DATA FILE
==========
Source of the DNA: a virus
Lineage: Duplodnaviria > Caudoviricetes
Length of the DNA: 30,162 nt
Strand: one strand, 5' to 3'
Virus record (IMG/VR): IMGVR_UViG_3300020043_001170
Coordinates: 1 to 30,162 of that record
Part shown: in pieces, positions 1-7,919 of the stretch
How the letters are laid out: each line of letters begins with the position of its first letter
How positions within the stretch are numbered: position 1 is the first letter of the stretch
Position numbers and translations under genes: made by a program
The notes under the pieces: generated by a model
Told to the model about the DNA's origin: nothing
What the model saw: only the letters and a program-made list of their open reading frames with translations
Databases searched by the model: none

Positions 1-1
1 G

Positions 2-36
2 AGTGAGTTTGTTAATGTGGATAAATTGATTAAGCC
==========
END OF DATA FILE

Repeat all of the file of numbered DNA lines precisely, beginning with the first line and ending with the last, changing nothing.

Source of the DNA: a virus
Lineage: Duplodnaviria > Caudoviricetes
Length of the DNA: 30,162 nt
Strand: one strand, 5' to 3'
Virus record (IMG/VR): IMGVR_UViG_3300020043_001170
Coordinates: 1 to 30,162 of that record
Part shown: in pieces, positions 1-7,919 of the stretch
How the letters are laid out: each line of letters begins with the position of its first letter
How positions within the stretch are numbered: position 1 is the first letter of the stretch
Position numbers and translations under genes: made by a program
The notes under the pieces: generated by a model
Told to the model about the DNA's origin: nothing
What the model saw: only the letters and a program-made list of their open reading frames with translations
Databases searched by the model: none

Positions 1-1
1 G

Positions 2-36
2 AGTGAGTTTGTTAATGTGGATAAATTGATTAAGCC